The setting is very well realised (Colin Richmond) and totally convinces as a courtyard in an urban environment. There is a palpable sense of summer heat radiating from the stage – the summer of 1990 was one of the hottest on record, I recall – and means that the events which take place make sense being set outside. The lighting design of David Plater helps to convince when we move inside the flat to Jamie’s bedroom. Nikolai Foster directs with a very sure touch which highlights the comedy while still paying due regard to the more heartfelt drama and uses the music of Mama Cass (Leah’s rather surprising infatuation) to comment on the action during scene changes.

Beautiful Thing evidences the sort of skills which have made Harvey such a popular writer on Coronation Street – I can recommend his novels too. This play can lay claim to being one of the most well crafted and thoughtful of the 1990s while, at the same time, being thoroughly entertaining. It certainly earned its anniversary revival back in 2013 and it’s great that those of us who didn’t get to see it at the time can still catch up with the experience; it’s a beautiful thing, indeed!

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John Chapman
John Chapman works as a freelance education consultant, writer and copy editor. Prior to this, he was an Assistant Headteacher specialising in English and Drama. John first took to the stage as a schoolboy pretending to be a Latin frog. Decades later, he has been involved with 150+ productions, usually as an actor or director. He is currently a member of Tower Theatre in Stoke Newington, London. In 2016, he was in their “mechanicals” team that worked as part of the Royal Shakespeare Company’s A Midsummer Night's Dream: A Play For The Nation, appearing both at the Barbican and in Stratford-upon-Avon. In 2004, he served as a panellist on the Olivier Awards; he is currently an Offies assessor. He reviews for a variety of websites, writes his own independent blog 2ndFromBottom about his theatrical life.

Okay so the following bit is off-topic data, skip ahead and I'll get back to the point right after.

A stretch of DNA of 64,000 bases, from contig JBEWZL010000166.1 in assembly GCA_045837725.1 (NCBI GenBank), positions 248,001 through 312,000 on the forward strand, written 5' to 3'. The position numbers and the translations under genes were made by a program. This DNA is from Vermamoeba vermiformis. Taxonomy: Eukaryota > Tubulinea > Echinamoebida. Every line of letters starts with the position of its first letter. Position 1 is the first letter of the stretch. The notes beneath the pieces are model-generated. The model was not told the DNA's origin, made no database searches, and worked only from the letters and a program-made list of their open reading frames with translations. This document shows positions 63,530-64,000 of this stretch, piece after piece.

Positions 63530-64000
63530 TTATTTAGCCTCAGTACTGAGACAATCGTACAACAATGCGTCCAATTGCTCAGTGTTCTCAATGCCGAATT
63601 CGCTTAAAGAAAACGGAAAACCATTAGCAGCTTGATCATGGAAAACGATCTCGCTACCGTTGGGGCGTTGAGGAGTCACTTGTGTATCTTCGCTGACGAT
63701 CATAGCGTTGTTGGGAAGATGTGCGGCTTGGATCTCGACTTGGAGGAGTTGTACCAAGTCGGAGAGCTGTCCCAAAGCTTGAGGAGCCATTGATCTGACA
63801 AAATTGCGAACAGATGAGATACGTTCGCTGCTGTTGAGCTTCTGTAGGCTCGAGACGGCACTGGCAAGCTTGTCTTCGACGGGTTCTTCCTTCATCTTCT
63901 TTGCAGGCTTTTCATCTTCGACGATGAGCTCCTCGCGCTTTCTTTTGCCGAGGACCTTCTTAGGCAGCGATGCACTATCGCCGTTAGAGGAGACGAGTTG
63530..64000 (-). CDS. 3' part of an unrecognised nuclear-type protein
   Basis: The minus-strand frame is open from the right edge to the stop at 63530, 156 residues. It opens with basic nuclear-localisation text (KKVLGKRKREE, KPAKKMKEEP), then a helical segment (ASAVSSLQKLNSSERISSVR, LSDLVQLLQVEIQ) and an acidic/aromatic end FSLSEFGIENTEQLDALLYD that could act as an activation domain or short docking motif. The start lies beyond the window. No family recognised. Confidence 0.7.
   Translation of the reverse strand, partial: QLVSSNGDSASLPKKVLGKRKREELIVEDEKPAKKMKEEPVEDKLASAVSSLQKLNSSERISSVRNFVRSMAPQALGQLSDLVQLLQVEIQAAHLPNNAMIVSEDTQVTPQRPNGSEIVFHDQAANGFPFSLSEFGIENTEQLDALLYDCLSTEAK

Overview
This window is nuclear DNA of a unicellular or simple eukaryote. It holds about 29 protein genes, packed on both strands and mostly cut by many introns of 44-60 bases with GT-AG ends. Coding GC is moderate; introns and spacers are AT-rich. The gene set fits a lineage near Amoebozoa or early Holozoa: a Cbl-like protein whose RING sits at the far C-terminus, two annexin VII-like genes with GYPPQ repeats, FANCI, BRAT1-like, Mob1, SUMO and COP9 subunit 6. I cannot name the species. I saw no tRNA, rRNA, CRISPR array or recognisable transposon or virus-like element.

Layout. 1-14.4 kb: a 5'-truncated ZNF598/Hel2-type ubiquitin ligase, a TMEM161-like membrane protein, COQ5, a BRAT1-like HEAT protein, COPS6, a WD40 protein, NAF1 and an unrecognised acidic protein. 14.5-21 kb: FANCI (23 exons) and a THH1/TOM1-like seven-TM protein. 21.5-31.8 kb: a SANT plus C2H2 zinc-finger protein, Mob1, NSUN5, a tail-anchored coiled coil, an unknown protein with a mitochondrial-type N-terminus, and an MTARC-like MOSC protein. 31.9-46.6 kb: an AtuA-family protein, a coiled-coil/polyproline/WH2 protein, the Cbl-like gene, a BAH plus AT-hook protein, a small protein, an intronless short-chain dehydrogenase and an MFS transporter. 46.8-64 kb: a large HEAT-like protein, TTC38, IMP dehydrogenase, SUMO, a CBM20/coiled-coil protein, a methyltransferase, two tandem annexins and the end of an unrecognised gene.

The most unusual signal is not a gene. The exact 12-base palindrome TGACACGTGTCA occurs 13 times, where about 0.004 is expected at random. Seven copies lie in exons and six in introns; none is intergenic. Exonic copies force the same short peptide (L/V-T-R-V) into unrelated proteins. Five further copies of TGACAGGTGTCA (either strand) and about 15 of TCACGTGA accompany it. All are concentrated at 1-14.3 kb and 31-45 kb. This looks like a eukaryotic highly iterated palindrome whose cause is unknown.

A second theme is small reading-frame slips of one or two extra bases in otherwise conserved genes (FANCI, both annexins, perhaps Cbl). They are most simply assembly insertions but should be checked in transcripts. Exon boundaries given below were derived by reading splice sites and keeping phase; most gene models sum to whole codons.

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John Chapman on RssJohn Chapman on Twitter
John Chapman
John Chapman works as a freelance education consultant, writer and copy editor. Prior to this, he was an Assistant Headteacher specialising in English and Drama. John first took to the stage as a schoolboy pretending to be a Latin frog. Decades later, he has been involved with 150+ productions, usually as an actor or director. He is currently a member of Tower Theatre in Stoke Newington, London. In 2016, he was in their “mechanicals” team that worked as part of the Royal Shakespeare Company’s A Midsummer Night's Dream: A Play For The Nation, appearing both at the Barbican and in Stratford-upon-Avon. In 2004, he served as a panellist on the Olivier Awards; he is currently an Offies assessor. He reviews for a variety of websites, writes his own independent blog 2ndFromBottom about his theatrical life.